“What do Democrats want to do with all the money they want to drain out of Americans’ pockets in the midst of a recession?” said Senate Minority Leader Mitch McConnell, R-Ky. “They want to lavish hundreds of trillions of dollars on an issue that exactly 3% of the country says is our biggest problem: far-left environmental and climate spending.”

Late. Kyrsten Sinema, D-Ariz., a mercurial centrist, has not made her stance clear and is considered her party’s sole potential holdout.

She’s among a group of Western senators seeking to add around $5 billion to the legislation — billed as Congress’ biggest-ever climate change measure — to help their states cope with epic drought and wildfires. The effort was described by a Democrat familiar with the talks who would speak only on condition of anonymity.

Sinema has also expressed interest in reshaping the measure’s 15% minimum tax on some companies with income exceeding $1 billion, said another Democrat who was not authorized to describe the senator’s view publicly. They provided no detail. The proposed tax would raise an estimated $313 billion over a decade, the legislation’s largest revenue raiser.

In defense of that proposal, Senate Finance Committee Chairman Ron Wyden, D-Ore., released figures showing that between 100 to 125 corporations that reported income averaging $8.9 billion paid effective tax rates averaging 1.1%. The numbers were compiled by Congress’ nonpartisan Joint Committee on Taxation.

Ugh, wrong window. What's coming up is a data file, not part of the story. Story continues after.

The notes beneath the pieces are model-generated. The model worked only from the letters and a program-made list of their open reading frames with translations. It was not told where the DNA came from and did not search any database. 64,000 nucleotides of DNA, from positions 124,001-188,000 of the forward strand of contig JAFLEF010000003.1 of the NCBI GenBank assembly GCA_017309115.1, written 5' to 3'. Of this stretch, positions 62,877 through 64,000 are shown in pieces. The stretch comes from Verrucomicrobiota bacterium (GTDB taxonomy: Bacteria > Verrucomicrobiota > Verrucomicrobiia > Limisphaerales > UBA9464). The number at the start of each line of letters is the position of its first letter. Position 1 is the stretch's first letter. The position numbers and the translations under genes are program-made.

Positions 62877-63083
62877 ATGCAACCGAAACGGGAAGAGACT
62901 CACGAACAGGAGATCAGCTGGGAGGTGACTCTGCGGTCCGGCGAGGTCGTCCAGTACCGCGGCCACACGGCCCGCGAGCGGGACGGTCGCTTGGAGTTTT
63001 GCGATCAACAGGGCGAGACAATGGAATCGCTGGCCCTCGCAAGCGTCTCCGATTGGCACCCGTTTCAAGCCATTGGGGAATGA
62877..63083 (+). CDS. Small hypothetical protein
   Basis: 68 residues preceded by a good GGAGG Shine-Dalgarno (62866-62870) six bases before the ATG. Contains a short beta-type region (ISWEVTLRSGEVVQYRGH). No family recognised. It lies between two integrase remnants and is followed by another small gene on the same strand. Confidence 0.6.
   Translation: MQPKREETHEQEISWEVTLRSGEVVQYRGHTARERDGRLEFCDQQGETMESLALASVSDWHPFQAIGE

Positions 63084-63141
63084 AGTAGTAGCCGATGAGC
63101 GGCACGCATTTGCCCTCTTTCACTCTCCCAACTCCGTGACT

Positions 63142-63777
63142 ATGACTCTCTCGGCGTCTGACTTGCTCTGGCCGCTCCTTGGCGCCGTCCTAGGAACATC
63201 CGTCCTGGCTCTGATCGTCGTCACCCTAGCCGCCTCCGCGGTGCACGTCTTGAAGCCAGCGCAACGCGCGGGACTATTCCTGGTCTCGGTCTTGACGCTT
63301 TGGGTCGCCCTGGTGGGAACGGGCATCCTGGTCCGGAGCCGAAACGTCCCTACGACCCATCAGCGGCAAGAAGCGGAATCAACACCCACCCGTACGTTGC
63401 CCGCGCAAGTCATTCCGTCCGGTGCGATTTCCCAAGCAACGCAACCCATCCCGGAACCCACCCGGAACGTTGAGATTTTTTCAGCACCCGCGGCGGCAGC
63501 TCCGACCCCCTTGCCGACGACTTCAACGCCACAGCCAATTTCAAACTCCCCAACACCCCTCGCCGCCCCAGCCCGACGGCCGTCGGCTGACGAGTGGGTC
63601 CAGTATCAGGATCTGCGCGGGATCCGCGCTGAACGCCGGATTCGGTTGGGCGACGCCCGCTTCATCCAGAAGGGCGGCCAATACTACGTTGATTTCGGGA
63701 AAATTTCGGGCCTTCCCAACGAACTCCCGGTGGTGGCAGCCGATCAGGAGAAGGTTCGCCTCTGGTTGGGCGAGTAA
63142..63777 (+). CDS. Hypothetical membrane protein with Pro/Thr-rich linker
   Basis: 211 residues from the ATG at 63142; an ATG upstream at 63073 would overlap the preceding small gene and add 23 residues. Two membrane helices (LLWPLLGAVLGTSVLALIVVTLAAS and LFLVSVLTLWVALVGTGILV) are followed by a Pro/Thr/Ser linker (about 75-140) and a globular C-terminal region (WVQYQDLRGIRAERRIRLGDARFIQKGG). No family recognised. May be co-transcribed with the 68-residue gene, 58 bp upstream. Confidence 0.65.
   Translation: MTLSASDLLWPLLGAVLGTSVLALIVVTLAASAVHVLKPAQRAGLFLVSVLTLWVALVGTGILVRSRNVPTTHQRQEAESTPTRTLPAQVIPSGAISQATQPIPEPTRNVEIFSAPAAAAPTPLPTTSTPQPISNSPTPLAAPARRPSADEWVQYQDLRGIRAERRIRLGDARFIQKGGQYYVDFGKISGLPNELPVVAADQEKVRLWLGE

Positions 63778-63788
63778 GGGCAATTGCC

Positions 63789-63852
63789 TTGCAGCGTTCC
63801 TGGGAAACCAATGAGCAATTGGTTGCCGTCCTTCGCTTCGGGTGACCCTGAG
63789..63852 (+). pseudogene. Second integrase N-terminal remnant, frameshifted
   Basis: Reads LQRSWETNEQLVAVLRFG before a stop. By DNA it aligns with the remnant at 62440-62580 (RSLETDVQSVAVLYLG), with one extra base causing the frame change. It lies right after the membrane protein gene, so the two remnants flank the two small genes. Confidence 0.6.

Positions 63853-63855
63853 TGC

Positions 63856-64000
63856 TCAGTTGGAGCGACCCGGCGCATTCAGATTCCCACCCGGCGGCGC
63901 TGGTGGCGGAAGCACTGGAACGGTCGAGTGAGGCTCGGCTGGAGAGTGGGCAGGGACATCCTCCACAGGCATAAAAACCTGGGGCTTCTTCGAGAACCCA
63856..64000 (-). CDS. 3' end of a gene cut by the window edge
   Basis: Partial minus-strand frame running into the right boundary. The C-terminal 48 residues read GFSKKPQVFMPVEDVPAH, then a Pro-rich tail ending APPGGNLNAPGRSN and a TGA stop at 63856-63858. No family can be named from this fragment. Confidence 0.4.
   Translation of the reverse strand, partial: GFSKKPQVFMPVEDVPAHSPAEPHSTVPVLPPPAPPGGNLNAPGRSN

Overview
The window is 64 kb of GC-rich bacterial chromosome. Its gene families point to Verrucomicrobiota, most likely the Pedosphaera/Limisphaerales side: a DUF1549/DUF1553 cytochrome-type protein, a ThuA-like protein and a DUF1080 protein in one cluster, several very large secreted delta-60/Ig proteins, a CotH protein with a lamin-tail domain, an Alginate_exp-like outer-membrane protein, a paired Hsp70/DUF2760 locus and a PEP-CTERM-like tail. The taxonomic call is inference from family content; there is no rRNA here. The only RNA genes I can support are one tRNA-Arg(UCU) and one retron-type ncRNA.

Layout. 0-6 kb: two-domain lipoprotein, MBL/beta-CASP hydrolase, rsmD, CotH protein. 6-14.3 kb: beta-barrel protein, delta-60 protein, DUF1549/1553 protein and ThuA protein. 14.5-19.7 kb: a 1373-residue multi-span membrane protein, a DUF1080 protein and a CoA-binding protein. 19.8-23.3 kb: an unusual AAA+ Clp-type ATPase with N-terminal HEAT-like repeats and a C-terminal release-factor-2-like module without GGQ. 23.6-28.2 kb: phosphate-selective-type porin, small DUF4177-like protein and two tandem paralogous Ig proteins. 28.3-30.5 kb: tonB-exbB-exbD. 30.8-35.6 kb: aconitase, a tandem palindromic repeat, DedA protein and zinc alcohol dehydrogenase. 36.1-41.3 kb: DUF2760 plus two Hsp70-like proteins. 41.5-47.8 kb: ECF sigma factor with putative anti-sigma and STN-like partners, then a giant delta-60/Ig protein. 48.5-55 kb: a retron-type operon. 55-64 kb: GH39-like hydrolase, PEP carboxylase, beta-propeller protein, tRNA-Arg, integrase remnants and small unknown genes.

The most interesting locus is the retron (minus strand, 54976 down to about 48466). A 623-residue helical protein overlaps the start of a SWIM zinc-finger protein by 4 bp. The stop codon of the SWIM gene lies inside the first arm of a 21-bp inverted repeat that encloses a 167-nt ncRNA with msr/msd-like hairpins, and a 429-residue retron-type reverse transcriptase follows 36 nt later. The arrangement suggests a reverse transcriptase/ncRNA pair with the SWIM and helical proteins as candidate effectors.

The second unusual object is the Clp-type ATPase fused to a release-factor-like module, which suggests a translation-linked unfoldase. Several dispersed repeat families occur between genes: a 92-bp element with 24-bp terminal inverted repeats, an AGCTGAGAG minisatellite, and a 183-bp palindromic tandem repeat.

Sinema has been a critic of another proposal to raise taxes on executives of hedge funds and other private equity firms. It would raise $13 billion, a small portion of the bill, and is a favorite of progressives and Sen. Joe Manchin, DW.Va., a conservative Democrat who helped write the overall legislation with Schumer.

The Senate won’t be in session Friday as Democrats continue their talks. That pause will also provide time for the Senate parliamentarian, Elizabeth MacDonough, to decide if any of the bill’s provisions violate the chamber’s rules and should be removed.

Republicans want to kill as much of the bill as possible, either with MacDonough’s rulings or with nonstop votes expected to last well into Sunday or beyond.

Even if GOP amendments are defeated, they will consider it mission accomplished if they force Democrats to take risky, campaign season votes on touchy issues like taxes, inflation and immigration.

Vice President Kamala Harris can vote to break a 50-50 tie and approve the bill.